Kansas State University Testing
Biological Reduction through Photocatalysis and Ozone
Testing has been performed at the Kansas State Food Science Institute in the Department of Animal Sciences & Industry, Kansas State University in Manhattan
Kansas under the direction of Dr. James Marsden, Regent’s Distinguished Professor of Meat Science. Kansas State is of America’s foremost Universities for animal science and Dr. Marsden is known around the world as one of the top researchers and experts in food safety. Ten of the most deadly forms of mold, fungi, bacteria and virus were subjected to a new and innovative Photocatalytic Reactor. These nine organisms were placed on a piece of stainless steel inside a test chamber and the PCO cell was turned on for 24 hours. Test results showed a 24-hour reduction ranging from 96.4% to 99.9%. This testing validates the effectiveness and speed which this PCO cell is able to treat the indoor environment using a natural process at safe levels of oxidation.
With most indoor airborne contaminants originating on surfaces, any efforts to control biological contamination in the indoor environment must address surfaces.
Microorganisms such as Mold, Bacteria and Viruses thrive on surfaces in the presence of moisture, and for this reason the food industry has focused on controlling and eliminating pathogens in food contact areas. Dr. Marsden has dedicated his life to improving food safety through understanding and controlling the spread of biological contamination. Marsden’s research has recently focused on the use of advanced Photocatalysis, a technology which develops oxidizers which actively reduce airborne and surface pathogens. Nine microorganisms were chosen for analysis. Three samples of each microorganism were prepared and placed on a stainless steel surface, allowing analysis at 2 hours, 6 hours and 24 hours of exposure. The test organisms included:
• Staph (Staphylococcus aureus)
• MRSA (Methycillin Resistant Staphylococcus aureus)
• E-Coli (Escherichia coli)
• Anthrax family (Bacillus spp.)
• Strep (Streptococcus spp.)
• Pseudomonas aureuginosa
• Listeria monocytogenes
• Candida albicans
• Black Mold (Stachybotrys chartarum)
These organisms were subjected to air which was circulating through a proprietary photo catalytic reactor. Multiple parameters were monitored including temperature and humidity. The UV Lamp in the photo catalytic cell was positioned in the supply duct to insure there was no effect from the UVGI produced by the lamp. Understanding that Ozone is one of the oxidizers produced in this Photocatalytic process and the health concerns from exposure to excessive levels of ozone, the ozone level was monitored and never exceeded 20 parts per billion, well below EPA maximum level for continuous exposure. In addition to the test chamber treated with PCO and the corona discharge ozone generator, a control chamber was set up to account for natural decay of the test organisms. Because some biological pathogens die-off on their own when exposed to air, any reputable study must account for such reductions. The test results shown in the report are the reductions in viable organisms with respect to the control sample. The test results were astounding. After 24 hours of exposure the nine organism’s viability was reduced between 96.4% and 99.9%. It should be noted that the double blind study accounted for natural decay. What was even more surprising to the researchers was how fast PCO reduced the pathogens. At the 2-hour sample the average reduction was well over 80%. At the 6-hour sample the average reduction was well over 90%. An additional test was performed using a corona discharge ozone generator (Breeze AT) against Candida albicans (yeast) and Stachybotrys chartarum (black mold) at 50 parts per billion (the level deemed safe by the US EPA, OSHA and other international health & safety organizations). This test showed the ability of safe levels of ozone to reduce microbial contamination. It should be noted that although results showed the effectiveness of this safe level of ozone, it also showed that ozone alone is not as effective as the multiple oxidizers produced by the advanced Photocatalytic Oxidation device. One of the multiple oxidizers the PCO cell produces is ozone but at an ozone level two to five times lower than using ozone alone. This test report has been peer reviewed and was published in the Journal of Rapid Methods & Automation in Microbiology 15 (2007) 359–368.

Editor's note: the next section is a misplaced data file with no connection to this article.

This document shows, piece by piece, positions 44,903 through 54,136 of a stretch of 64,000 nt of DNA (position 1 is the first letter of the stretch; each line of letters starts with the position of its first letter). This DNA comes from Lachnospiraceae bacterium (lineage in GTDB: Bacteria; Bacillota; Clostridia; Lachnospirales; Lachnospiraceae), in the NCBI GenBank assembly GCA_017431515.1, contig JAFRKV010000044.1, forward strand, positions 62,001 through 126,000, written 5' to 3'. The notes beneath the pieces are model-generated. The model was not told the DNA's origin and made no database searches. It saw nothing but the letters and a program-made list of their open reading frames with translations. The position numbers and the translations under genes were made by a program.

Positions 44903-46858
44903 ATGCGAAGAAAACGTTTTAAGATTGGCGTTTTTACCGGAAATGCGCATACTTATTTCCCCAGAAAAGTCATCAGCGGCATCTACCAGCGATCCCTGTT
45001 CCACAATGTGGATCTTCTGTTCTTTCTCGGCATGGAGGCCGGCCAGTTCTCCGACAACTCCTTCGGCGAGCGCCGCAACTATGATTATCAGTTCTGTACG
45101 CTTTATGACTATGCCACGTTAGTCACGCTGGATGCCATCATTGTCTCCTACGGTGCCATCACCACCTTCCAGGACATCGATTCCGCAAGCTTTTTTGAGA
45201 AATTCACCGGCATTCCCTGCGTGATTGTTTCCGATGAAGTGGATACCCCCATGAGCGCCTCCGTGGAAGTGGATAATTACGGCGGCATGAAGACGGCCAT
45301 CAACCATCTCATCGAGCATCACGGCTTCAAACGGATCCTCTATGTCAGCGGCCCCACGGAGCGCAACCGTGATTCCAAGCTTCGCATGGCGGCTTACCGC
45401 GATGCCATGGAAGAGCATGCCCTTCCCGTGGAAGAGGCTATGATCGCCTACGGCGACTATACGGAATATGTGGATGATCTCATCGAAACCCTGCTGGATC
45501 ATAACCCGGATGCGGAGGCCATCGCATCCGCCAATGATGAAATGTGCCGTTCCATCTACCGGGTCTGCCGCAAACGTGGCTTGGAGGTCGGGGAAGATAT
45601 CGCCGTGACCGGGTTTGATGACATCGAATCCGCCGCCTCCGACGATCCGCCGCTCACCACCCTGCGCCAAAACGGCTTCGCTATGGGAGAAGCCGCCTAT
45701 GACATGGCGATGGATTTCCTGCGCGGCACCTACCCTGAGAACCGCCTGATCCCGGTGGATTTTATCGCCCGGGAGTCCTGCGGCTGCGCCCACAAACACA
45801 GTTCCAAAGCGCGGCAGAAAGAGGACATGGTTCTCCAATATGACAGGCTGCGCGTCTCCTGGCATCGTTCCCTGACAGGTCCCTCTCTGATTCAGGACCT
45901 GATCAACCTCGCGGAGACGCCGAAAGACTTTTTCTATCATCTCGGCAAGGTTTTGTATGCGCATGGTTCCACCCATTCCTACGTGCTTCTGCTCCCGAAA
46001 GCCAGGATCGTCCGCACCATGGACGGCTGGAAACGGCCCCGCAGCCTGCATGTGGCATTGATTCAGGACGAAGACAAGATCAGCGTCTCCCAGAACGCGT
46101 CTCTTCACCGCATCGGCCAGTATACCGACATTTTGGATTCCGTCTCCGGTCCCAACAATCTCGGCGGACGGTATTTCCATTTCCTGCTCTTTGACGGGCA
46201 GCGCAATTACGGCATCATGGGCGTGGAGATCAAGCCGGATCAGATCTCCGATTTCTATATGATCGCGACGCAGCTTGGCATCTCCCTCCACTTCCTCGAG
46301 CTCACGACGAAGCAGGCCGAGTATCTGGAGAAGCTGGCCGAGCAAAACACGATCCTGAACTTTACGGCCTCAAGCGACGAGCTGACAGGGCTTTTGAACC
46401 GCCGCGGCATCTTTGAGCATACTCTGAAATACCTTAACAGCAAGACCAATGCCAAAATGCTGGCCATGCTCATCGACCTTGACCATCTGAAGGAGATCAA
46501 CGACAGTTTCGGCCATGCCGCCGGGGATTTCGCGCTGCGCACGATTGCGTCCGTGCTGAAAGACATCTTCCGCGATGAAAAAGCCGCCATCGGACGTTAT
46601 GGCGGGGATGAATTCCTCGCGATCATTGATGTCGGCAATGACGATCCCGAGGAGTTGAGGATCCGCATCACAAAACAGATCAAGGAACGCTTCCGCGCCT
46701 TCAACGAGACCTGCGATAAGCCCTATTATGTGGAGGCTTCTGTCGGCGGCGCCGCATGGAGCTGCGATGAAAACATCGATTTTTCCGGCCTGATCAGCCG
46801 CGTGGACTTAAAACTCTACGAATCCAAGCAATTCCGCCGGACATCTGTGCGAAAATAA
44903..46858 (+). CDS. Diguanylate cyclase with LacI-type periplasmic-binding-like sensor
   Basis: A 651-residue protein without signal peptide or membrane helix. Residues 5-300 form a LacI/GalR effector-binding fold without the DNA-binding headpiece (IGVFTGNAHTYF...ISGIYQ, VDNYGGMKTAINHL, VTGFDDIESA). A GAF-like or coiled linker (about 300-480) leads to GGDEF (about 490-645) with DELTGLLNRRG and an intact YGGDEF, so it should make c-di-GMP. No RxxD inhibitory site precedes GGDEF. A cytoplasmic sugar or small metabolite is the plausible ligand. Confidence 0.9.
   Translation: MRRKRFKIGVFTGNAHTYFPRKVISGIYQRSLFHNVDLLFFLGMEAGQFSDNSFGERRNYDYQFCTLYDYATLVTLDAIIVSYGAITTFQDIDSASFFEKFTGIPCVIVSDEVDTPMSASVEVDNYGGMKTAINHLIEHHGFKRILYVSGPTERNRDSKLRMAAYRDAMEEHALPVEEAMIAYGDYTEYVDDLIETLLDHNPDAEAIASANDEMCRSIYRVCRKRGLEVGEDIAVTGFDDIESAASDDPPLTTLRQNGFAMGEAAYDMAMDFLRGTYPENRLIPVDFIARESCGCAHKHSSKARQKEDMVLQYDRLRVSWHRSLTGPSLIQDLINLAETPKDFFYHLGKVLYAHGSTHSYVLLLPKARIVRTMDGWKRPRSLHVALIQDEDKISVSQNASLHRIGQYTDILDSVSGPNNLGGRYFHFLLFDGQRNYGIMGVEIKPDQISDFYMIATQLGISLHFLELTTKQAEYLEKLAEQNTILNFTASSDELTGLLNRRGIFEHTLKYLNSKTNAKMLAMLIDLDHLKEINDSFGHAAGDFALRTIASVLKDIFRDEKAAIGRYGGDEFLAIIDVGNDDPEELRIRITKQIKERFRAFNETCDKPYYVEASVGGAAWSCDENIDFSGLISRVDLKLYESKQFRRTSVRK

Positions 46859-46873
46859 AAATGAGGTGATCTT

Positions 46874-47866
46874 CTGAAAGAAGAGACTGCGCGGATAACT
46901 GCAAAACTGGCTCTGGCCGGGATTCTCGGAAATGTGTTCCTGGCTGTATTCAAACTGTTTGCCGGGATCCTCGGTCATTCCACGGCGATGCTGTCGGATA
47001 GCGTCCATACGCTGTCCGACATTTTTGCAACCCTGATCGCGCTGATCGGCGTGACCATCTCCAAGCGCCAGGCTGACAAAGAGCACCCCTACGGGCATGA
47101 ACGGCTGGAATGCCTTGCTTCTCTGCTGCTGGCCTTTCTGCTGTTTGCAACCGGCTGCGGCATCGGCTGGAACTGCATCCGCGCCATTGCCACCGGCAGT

For the full report please visit https://canadiancpg.com/commercial_products/ and click on KSU Study on PCO Technology